MacroView: Nationalism and Protectionism Now Rising In Germany

MacroView | © DomainMondo.com
Domain Mondo's weekly review of  macro economic and investing news:

MacroView Feature • Protectionism: Behind the scenes, a new Germany AG (Germany Inc.) formed--welt.de: "Protectionism in Germany is no longer a dirty word." While nothing has yet been decided, solutions are being worked on “behind the scenes,” according to Die Welt and a follow-up in WolfStreet.com. Four events in particular are reported to have shaken German industry leaders:
  1. Deutsche Bank’s potential fine of $14 billion proposed by the U.S. Justice Department to settle allegations concerning mortgaged backed securities sold before the financial crisis by Deutsche Bank’s U.S. unit. The largest U.S. banks have already settled, and Deutsche Bank’s fine would not be the largest one.
  2. Volkswagen’s nightmare legal situation in the U.S., and, to a lesser extent, in other countries, as a result of  VW's dieselgate fraud.
  3. Acquisition of German robotics company Kuka by Chinese firm Midea.
  4. Proposed acquisition of lighting specialist Osram by Chinese firm San’an Optoelectronics.
Some German CEOs reportedly want a “conceptual revival of Deutschland AG” (Germany Inc.). Deutschland AG was a network of banks, insurance companies, and industrial companies in the latter half of the 20th century, largely dismantled in the 1990s. BDI’s Kerber told Die Welt: We’re demanding reciprocity from countries like China. If the Chinese want to buy German high-tech firms like Kuka or Osram, then Germans must be able to completely take over Chinese enterprises too.” 

Relations with China have become increasingly difficult, these executives are reported to have said, as foreign firms cannot start their own subsidiaries in China but have to do it with local partners in joint ventures, and even then, technology transfers are required, plus foreign firms cannot takeover Chinese firms but are only allowed to buy stakes in them.

Question: if China (to take just one example), has continuously been following its own nationalistic and protectionist policies, why has the World Trade Organization (WTO) and its other member nations allowed it to do so? The rise of nationalism and protectionism, in large part, is a reaction to the failure of the World Trade Organization (WTO), and other nations (U.S. included), to hold China (and others) accountable. We may be at a "tipping point."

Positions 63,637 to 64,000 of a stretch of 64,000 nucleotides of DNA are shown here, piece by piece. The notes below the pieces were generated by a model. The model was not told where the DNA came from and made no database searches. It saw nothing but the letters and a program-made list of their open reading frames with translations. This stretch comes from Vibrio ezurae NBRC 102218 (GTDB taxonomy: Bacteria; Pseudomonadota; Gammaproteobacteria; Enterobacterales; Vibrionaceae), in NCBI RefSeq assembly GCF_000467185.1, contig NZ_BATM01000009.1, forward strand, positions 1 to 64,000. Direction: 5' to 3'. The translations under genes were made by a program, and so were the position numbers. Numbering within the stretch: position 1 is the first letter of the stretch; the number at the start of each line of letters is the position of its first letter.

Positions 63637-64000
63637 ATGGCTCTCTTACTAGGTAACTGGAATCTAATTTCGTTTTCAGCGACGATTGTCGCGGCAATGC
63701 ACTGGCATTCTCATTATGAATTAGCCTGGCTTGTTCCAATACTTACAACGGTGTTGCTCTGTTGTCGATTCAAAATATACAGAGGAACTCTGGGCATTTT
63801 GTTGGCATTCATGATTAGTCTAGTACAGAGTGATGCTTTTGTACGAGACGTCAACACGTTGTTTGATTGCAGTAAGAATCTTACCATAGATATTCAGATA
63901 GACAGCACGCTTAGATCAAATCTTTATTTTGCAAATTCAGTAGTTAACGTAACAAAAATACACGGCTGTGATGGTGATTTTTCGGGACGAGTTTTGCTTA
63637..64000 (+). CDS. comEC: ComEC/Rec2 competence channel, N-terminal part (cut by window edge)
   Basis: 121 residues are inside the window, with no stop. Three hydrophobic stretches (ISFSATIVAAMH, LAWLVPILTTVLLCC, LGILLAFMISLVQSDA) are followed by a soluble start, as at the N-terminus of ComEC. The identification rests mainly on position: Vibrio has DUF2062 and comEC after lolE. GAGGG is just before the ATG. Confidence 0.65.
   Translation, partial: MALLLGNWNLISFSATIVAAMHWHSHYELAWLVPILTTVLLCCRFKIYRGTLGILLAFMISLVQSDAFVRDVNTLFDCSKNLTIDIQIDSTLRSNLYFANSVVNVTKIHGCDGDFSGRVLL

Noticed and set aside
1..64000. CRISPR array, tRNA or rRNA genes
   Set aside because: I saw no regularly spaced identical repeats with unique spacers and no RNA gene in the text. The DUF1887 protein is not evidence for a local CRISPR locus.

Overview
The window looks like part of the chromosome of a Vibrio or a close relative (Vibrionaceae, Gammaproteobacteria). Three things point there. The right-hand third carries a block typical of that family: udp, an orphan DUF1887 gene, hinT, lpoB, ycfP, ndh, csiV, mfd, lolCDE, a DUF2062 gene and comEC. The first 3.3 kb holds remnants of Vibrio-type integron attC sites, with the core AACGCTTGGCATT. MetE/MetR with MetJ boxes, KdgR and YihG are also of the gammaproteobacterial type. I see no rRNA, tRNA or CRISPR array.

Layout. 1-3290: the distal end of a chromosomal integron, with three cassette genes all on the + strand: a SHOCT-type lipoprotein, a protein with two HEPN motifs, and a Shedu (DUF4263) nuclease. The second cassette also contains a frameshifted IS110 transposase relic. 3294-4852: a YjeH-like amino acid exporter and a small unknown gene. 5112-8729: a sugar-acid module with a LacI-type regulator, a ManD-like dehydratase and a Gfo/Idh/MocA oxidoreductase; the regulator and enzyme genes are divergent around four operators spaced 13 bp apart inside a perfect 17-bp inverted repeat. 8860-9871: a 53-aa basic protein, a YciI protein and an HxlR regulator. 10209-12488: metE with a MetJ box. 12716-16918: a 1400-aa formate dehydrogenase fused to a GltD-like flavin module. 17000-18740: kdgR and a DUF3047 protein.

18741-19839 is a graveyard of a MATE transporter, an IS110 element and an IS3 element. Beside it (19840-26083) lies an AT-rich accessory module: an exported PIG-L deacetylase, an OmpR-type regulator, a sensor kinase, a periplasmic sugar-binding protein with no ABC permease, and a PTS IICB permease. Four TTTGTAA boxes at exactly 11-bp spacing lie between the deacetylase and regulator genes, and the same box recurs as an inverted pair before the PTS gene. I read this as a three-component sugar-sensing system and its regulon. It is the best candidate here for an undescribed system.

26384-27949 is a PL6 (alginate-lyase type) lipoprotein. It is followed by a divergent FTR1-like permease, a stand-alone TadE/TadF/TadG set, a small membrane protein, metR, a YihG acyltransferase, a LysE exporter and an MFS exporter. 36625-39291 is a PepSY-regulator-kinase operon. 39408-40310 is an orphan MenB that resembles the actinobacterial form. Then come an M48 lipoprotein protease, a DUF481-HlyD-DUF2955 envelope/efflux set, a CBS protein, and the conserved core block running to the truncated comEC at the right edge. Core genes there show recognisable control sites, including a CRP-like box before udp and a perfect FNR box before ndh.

•  The Globalization Backlash Is Reverberating Through Boardrooms | Harvard Business Review | hbr.org"Evidence of de-globalization ... is everywhere. This has significant and far-reaching implications for corporate decision making. Boards of directors of global corporations will increasingly face strategic choices and capital allocation decisions framed by mounting geo-political risks. Three trends characterize the environment within which global businesses must contend: rising trade protectionism and a concomitant fall in global trade volumes, declining cross border capital flows, and mounting regulatory requirements. As a practical matter, for example, these changes in the global policy regime are forcing multinational corporations to scale back and sell parts of their international operations. According to the World Trade Organization, international trade this year will grow at its slowest pace since 2007."

•  Stock Prices Under Threat as Global Trade Becomes a Pariah | WSJ.com"... there is worry that the party is ending. “We believe globalization has probably reached its peak,” said Marino Valensise, head of the multiasset team at Barings, a member of the MassMutual Financial Group with $275 billion in assets under management. “The market won’t like it.”"

•  Canada Walks Out as EU Trade Talks Founder"... unable to break a deadlock with a small Belgian region that has been defying multinational efforts to have the pact signed next week."--NYTimes.com. See also EU Leaders Predict Dire Future if EU-Canada Trade Deal Fails: "Fearing final rejection by a small Belgian region, leaders of the European Union warned early Friday that if a free trade deal with a close partner like Canada fails it could mean the end of such agreements with any other country."--NYTimes.com